Selfie Culture: Helping Tweens Navigate Exposure to the Beauty Industry

by Beke Beau

How your tween interacts with the beauty industry matters. Kids are exposed to and enticed by makeup-centered social media content daily, engendering fascination with the cosmetics that these posts are intended to sell.  It doesn’t take much research to conclude that all the associated products, marketing, and packaging is having an effect on your tween’s health, self-esteem and the even environment that they’re going to inherit.

Savvy social media beauty influencers are operating not only for the worship of their followers but also for financial gain.  The entertainment they produce is taken at face value, and the mind-numbingly similar “looks” they promote validate the new norm of what beauty is: eyes are enlarged and glassy, framed by Kardashian-esque brows on steroids.  Lips are inflated to bursting, skin is unnaturally smoothed, better to feature the ubiquitous heavy highlighting and contouring effects.

There are serious consequences to supporting the beauty industry with so much abandon and so little critical pause.  First, many beauty products contain chemicals that can be absorbed through the skin (lotions, creams, pigment products), ingested (glitter) and inhaled (powders and sprays).  As a 60-year-old woman, my chemical load is full, but your child still stands a chance of not glowing in the dark like I do.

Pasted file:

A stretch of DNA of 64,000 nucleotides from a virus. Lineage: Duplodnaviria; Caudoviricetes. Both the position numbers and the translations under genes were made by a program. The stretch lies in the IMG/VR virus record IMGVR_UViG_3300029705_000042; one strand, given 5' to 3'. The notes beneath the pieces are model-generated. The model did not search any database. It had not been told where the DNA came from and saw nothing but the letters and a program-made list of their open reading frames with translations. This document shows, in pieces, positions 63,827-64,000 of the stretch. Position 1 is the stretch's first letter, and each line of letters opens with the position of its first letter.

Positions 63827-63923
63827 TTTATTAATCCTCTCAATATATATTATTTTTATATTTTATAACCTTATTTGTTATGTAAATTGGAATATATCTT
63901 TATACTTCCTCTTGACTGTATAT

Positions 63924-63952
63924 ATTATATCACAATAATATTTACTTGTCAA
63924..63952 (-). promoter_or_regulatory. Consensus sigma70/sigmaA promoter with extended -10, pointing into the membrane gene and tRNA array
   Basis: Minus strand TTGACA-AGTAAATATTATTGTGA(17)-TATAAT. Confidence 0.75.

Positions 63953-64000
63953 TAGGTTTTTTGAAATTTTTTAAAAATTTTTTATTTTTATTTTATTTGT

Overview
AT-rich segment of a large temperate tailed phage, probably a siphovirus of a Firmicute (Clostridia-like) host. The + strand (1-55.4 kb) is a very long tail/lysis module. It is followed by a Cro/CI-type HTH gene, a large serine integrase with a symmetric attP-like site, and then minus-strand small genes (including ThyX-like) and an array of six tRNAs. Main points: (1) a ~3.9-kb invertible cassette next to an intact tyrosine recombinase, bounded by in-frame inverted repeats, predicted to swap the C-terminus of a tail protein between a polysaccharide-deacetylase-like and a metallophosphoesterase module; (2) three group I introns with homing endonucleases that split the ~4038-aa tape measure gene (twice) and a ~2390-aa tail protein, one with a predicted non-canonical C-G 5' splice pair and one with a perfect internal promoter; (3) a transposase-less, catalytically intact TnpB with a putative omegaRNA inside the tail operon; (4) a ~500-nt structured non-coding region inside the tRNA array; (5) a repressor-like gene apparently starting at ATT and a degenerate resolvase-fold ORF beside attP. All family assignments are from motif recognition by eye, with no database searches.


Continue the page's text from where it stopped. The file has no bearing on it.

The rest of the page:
Slick social media content, mixed with a cell phone and photoshop applications, becomes a one-way ticket to “I’m not pretty enough.”  Visit the fascinating series of photographs entitled “Selfie Harm,” taken by British photographer Rankin.  As a society, we can talk a good game about how our differences make us better and how the ultimate goal is to value individuality, but young people are often motivated, for the sake of a “like,” to attempt to render themselves a replica of someone quite other than their sweet selves.

Just stop and think about all the Targets, Ultas, Sephoras, department stores and drugstores that stock cosmetics.  Then wake up, People with Children, and acknowledge that the output of industrialized beauty is contributing to the climate emergency in which we find ourselves.  There will be “baking” and “strobing,” but not the kind that influencer James Charles is talking about.

I’m not saying that tweens shouldn’t enjoy playing with makeup.  But no one needs twenty eye shadow palettes or this (ironically named the “Rainforest of the Sea” collection).  Marketing practices that fuel “wants” over “needs” and work against reasonable consumption lean on collaborations with companies like Disney to add an irresistibly toy-like appeal for young people. 

How do you protect your tween’s mental and physical health in relation to beauty and beauty products?  Model good behavior; cut down on your own consumption of cosmetics, and purchase with the intention of using up what you buy instead of collecting or discarding.  Talk to your kids about social media posts and their value as entertainment rather than a prescription for attractiveness or happiness. 

Beke Beau is a multiple award-winning makeup artist and beauty educator who began her career in New York City.  She has a Master’s Degree from Harvard University and is the founder of the Paint School of Makeup in Philadelphia.  Don’t miss her upcoming Intro to Makeup for Teens designed to set your teen on a healthy path to becoming a more knowledgeable and realistic user and consumer of beauty products!